Pine tea mead

A steel soup can--holes punched in the upper edges and a wire pushed through, was hanging from a stick above a little fire I'd made inside a ring of stones. I'd read that Native Americans always kept their fires no bigger than necessary, so this one was small--just enough to boil a Campbell's soup can full of pine tea. 

The smallness of the fire also suited the location--this little teepee I'd built out of fallen logs and pine boughs in the midst of glacial boulders, in a stand of white and red pine. 

The tea that was simmering over the fire was nothing more than water and a handful of needles of white pine (Pinus strobus) that grew all over this hill. This was the tree that defined my childhood. 

I grew up roaming the woods and fields of this hill that rises from the valley of the Quinebaug river of northeastern Connecticut. The hill and valley was, and is, an island in a sea of encroaching suburbia, and the pine and oak woods were my true home those days. They were my escape, and the only place I felt peace. I was just a kid, but I connected with those hills and trees like I was part of them. 

I had a Peterson's Field Guide to Edible Wild Plants, and it was my bible. I learned about cattail roots and sassafras, sweetfern and staghorn sumac, but white pine was my go-to. I even drew a five-needle cluster of white pine needles in red crayon inside the front cover. I still have the book, crayon drawing and all.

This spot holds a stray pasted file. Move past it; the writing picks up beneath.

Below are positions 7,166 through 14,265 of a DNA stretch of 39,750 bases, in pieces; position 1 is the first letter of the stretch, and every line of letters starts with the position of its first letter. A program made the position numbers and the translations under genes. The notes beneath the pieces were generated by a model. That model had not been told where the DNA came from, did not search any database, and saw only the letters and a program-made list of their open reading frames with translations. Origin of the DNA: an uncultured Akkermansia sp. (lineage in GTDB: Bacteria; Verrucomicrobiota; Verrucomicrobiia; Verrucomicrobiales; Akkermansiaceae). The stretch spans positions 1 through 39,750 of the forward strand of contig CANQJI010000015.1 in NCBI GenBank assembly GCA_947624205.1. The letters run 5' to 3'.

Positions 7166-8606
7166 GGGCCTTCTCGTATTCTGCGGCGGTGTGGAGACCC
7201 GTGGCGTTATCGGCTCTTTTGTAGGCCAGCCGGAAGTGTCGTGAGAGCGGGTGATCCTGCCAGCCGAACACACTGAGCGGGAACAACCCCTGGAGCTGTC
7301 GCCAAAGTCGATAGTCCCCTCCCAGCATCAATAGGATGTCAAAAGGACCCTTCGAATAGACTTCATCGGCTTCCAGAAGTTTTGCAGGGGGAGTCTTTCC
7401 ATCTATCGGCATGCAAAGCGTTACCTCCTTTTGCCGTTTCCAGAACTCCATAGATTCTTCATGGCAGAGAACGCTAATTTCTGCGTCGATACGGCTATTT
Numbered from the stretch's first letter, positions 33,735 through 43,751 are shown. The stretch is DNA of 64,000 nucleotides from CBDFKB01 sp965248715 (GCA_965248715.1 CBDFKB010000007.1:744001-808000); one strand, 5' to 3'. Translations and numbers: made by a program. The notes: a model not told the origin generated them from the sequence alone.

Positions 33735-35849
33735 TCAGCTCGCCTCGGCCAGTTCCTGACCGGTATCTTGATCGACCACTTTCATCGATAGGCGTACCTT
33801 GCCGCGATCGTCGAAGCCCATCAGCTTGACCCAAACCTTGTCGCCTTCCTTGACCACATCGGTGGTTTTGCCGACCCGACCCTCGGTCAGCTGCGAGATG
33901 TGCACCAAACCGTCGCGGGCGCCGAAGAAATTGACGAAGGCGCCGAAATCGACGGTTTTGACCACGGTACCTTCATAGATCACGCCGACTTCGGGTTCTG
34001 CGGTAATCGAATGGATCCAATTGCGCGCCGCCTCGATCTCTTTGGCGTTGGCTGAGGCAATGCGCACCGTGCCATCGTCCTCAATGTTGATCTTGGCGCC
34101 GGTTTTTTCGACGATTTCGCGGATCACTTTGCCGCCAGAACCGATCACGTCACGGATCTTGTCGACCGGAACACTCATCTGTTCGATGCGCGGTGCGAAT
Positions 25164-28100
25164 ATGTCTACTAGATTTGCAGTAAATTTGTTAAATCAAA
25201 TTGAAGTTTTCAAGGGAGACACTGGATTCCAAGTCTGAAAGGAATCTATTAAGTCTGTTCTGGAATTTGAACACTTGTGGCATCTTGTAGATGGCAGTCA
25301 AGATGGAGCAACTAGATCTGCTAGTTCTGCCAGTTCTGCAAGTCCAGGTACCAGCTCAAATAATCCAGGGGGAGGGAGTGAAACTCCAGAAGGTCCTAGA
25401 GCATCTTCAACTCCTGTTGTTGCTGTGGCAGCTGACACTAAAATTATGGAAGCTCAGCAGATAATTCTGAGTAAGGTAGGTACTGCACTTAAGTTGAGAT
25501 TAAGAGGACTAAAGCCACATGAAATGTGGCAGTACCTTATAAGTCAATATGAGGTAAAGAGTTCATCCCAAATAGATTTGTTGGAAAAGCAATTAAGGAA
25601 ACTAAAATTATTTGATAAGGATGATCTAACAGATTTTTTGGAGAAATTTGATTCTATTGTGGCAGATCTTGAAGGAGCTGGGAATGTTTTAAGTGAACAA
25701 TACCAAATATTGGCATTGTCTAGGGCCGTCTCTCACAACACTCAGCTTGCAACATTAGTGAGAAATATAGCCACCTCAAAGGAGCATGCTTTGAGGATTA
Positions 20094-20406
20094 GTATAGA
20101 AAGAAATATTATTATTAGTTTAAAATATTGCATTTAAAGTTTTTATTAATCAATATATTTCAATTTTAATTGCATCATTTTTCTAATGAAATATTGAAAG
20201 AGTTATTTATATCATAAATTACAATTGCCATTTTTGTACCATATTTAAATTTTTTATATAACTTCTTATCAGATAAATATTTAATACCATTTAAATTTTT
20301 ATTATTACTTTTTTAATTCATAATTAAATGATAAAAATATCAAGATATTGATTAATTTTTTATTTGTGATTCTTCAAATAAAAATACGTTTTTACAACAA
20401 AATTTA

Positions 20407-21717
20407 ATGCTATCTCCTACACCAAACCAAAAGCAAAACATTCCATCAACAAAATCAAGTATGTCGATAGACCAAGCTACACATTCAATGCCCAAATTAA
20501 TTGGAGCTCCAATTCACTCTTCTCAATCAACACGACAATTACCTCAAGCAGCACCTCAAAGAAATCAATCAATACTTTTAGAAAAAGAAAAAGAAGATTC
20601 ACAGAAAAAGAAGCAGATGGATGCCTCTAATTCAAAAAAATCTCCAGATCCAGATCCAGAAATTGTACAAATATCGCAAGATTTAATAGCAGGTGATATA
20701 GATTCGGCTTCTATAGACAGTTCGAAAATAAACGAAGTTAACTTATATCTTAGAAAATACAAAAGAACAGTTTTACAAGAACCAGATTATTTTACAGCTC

And I made pine tea. The needles are high in vitamin C, I read. You can eat them raw, right off the tree, but they don't taste very good that way. They do, however, make a great tea. And they make a great mead.

Fast forward 35+ years, and you'll find me here in my yard, on the same hill as before, plucking fresh pine tips from a big old, storm-scarred white pine right behind my house. This was my uncle's house while I was growing up. This tree has multi-stemmed trunk--probably the leader was damaged by a white pine weevil in its younger years. Lately its been losing trunks and branches, one by one, broken off by increasingly windy storms. But it's still there.

I don't make the tea as much anymore, but I love making mead. Brewing has become my way of connecting with the trees. I want to taste the trees, and brewing makes it possible.  

Groennfell Meadery in Vermont, was my original inspiration for brewing session meads, and I can't be grateful enough for their generosity in sharing their homebrew recipes. By modifying their recipes--adding locally foraged herbs and fruits and experimenting with new yeasts, I've been able to venture off in all kinds of interesting wildcrafted directions. 

Here's my best recipe for pine mead:

You can just throw the fresh needles into the fermenter, but it works better if you brew a tea first. Add 0.2 ounces each of fresh or frozen white pine tips, spruce tips and white fir tips to 1 quart boiling water. You can substitute all pine, mature needles, or any combo of edible conifers for a total of 0.6 ounces, but this was a particularly good recipe. Shut off the burner. Cover, and let it cool. Pour into cold water in a fermenter big enough to contain a bit more than 1 gallon. Add 1.45 pounds local honey and stir to dissolve. Add 1 tsp yeast nutrient. Add enough cool or warm water to bring to 1 gallon total volume and a temperature in the low 80s (Fahrenheit). Stir well and then sprinkle a packet of Lalvin D-47 yeast to top. Ferment in the low 80 degree range. It should finish within a couple of weeks with a final specific gravity of 0.998 or so. Rack it into a small bucket, mix in 1 ounce of honey, and bottle.

The subtle pine aroma and flavor you get from this is just awesome. I hope you enjoy, and I hope you'll be inspired to explore more of the connections between us and our plant friends through brewing!

I'd love to hear what you think and how yours turns out if you try it!